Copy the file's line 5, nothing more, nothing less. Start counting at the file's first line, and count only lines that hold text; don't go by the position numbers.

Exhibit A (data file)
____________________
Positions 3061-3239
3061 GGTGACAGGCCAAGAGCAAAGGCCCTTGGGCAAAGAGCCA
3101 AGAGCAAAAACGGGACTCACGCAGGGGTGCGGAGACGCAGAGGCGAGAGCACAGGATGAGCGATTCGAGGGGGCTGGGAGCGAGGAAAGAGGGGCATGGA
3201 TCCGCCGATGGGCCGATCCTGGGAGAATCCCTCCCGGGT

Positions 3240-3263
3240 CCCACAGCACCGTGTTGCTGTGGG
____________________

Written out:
Positions 3240-3263